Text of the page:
The ports of Shanghai, Ningbo, and Busan have been closed due to Typhoon Hinnamor, severely impacting shipping schedules from Asia. Shanghai Pudong Airport likewise canceled most flights, with normal operations scheduled to resume on Wednesday, 7th September.

The “huge” storm may have a more significant impact on South Korea. According to sources, Typhoon Hinnamor has a radius “large enough to include Seoul and Busan” and may be the most violent storm in the country’s history.

While Asian ports are facing typhoons, U.S. ports, on the other hand, are struggling with capacities. Last week, 130 containerships were waiting for dock space at U.S. ports, but less than a fourth of them were in line on the west coast. Interestingly, port congestion has shifted from the west coast to the east.

The number of ships off LA/LB was in the single digits, yet it was skyrocketing near gateways on the east coast and in the Gulf of Mexico as traders diverted Asian imports from California in anticipation of significant delays, probably even paralysis, caused by a labor dispute. Savannah had the biggest queue, with 41 vessels waiting for berth space.

There has been a paradigm shift with beneficial cargo owners. Many have abandoned their strategy of utilizing a single gateway. Businesses are now employing multiple ports or at least multiple terminals.

The ports of New York and New Jersey present the most significant difficulties for U.S. drayage operators.

Los Angeles and Long Beach ports have advocated 24/7 terminal operations to combat congestion. While there may have been some minor improvements with this attempt, there were still many issues to be resolved, most notably a shortage of equipment at the terminals to manage the volume of packages.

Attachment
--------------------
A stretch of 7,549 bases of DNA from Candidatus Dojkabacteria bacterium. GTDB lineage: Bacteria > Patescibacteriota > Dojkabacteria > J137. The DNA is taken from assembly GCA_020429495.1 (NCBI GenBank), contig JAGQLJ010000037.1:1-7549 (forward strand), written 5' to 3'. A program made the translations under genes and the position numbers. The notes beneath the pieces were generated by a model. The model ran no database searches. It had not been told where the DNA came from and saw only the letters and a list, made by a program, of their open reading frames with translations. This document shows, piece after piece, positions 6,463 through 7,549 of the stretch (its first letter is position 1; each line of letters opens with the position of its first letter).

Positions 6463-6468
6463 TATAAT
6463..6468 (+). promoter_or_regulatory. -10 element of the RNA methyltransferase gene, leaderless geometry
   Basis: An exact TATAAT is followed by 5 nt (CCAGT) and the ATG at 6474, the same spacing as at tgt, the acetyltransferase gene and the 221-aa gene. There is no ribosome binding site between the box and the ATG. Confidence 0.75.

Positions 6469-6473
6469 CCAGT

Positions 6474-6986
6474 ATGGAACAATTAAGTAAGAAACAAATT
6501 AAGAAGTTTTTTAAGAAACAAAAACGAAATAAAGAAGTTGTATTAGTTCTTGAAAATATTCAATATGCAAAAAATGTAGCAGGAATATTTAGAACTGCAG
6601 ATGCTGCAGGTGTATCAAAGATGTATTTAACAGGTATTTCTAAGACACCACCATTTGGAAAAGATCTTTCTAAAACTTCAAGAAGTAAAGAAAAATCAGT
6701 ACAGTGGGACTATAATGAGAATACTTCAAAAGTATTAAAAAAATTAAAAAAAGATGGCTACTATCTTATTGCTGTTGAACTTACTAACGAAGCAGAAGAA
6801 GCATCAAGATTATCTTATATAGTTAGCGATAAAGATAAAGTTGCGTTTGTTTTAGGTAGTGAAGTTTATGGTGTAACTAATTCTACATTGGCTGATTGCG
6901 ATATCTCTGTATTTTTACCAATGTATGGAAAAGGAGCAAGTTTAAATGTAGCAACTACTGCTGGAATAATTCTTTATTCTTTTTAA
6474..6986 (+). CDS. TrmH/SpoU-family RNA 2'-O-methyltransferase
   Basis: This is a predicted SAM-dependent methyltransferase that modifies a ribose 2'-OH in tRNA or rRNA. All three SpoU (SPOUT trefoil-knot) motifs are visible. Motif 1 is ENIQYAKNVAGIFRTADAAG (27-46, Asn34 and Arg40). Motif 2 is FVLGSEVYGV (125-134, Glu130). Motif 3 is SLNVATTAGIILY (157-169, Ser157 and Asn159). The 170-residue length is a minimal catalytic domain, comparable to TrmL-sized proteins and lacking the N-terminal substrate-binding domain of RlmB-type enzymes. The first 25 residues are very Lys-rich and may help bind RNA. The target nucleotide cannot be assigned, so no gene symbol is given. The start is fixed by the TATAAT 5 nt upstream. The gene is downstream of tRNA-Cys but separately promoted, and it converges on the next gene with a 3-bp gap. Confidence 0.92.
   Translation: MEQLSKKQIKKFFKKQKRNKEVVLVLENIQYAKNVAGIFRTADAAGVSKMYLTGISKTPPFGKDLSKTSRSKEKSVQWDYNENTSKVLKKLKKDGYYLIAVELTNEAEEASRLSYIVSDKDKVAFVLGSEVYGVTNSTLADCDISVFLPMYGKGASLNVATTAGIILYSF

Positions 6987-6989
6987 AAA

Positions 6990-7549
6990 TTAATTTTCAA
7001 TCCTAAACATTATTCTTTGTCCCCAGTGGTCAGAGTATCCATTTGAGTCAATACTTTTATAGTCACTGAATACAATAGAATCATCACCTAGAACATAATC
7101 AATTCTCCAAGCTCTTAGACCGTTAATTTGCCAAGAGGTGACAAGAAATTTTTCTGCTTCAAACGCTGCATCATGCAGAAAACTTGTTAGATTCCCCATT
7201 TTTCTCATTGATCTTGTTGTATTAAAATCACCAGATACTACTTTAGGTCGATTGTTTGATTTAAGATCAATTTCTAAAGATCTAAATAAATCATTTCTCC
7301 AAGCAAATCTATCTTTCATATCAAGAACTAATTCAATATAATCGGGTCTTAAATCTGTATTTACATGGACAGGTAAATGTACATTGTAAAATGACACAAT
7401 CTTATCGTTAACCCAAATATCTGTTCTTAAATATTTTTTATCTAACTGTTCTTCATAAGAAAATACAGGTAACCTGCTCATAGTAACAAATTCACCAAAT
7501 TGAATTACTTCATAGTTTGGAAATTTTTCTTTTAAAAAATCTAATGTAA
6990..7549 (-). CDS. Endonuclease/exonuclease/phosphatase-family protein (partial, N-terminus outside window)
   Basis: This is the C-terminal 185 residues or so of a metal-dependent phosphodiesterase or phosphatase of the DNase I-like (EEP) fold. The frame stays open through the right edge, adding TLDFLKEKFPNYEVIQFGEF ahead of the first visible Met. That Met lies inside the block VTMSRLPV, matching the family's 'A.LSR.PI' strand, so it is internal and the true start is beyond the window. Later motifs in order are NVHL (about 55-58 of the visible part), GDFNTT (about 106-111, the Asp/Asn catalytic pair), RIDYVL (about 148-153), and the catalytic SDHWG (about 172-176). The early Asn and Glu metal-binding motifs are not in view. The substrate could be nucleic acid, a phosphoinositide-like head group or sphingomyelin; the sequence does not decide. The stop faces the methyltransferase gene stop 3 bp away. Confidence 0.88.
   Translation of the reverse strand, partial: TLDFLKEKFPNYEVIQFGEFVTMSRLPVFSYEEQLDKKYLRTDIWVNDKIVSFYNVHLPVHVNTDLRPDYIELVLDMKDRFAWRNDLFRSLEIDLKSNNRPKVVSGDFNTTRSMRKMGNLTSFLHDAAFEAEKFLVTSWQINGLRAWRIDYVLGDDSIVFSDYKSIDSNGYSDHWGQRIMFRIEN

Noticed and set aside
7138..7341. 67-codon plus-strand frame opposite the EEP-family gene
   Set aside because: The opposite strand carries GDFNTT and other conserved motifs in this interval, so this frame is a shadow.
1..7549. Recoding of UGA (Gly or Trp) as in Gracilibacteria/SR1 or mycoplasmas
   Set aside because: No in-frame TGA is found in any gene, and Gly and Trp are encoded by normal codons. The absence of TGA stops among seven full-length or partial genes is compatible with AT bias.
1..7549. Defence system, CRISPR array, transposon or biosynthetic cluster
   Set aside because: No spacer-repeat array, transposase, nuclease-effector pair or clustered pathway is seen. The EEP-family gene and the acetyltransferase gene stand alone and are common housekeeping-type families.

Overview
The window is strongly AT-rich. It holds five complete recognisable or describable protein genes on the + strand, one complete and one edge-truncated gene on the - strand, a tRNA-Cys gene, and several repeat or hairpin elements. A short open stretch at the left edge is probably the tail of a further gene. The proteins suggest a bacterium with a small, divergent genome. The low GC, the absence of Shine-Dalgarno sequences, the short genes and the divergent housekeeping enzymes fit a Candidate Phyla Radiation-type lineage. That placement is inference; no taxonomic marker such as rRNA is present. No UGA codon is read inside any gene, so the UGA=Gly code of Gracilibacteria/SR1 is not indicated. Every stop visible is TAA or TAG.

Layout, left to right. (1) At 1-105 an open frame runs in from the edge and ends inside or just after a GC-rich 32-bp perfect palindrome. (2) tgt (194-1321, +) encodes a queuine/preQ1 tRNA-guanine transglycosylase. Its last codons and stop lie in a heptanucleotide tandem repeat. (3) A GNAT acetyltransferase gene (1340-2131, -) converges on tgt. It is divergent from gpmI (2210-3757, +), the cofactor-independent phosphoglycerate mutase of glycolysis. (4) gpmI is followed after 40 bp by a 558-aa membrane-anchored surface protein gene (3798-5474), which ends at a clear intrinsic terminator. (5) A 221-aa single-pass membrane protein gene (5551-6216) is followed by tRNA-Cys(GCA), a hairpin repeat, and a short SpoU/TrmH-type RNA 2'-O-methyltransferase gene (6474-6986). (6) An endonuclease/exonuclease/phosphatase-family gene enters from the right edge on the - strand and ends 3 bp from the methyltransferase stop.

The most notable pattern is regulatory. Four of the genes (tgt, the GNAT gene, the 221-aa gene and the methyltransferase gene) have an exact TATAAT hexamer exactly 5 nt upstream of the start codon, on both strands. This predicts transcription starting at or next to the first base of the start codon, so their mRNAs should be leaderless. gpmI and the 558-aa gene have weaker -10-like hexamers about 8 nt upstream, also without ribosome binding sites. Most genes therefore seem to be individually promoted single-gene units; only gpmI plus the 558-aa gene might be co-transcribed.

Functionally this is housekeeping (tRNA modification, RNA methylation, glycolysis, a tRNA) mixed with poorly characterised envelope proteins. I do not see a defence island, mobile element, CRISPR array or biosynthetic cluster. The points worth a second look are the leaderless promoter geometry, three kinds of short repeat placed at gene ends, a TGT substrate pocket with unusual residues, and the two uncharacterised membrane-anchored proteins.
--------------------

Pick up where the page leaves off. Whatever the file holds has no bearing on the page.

In the U.K., an eight-day strike at the United Kingdom’s leading container port concludes without a resolution, and dockworkers at the port predict that further industrial action may be forthcoming. Approximately 1,900 of 2,550 workers in Felixstowe ended their walkout over a 7% salary offer on Sunday evening.


As forwarders anticipate the start of the air freight high season in September, canceling passenger flights between China and the United States may constrain transpacific capacity.

In response to the Chinese government’s decision to cancel flights by U.S. carriers due to Covid cases, the U.S. government canceled 26 flights to China last week. Xiamen, Air China, China Southern, and China Eastern are the affected airlines, while American, Delta, and United are the affected U.S. airlines.

The market for outbound cargo to the E.U. and the U.S. has remained somewhat stagnant. Asia’s airfreight business has remained “steady” over the summer, but the company forecasts that the market will increase next month.

Rates are unchanged for Southeast Asia to the United States and Europe but are projected to climb next month due to an increase in passenger luggage and the forthcoming usual high season.

Despite the “slow” summer for airfreight, demand this year is comparable to pre-Covid. We are seeing a usual seasonal summer lull compared to the prior two years’ persistent demand and capacity shortages.


Increased driver earnings in 2021, particularly in Europe and the United States, have not reduced driver shortages. In Europe, driver vacancies increased by 42% between 2020 and 2021, reaching 71,000 in Romania, 80,000 in Poland and Germany, and 100,000 in the United Kingdom. In China, shortages surged 140% to reach 1.8 million, while they increased by 30% in Mexico to reach 54,000. In the second quarter of 2022, the European contract road freight rate index sets a record high of 121 points, up 6.1 points from the previous quarter and 13.1 points from the prior year.

The European spot road freight rate index achieved a record high of 134 points, up 11.8 points from the first quarter of 2022 and 20.1 points from the second quarter of 2021.

In June, the Eurozone inflation rate reached an all-time high of 8.6%, putting downward pressure on costs and demand. While fuel prices have fluctuated by nation since January, they have stayed elevated in July and are 69% higher than in January.



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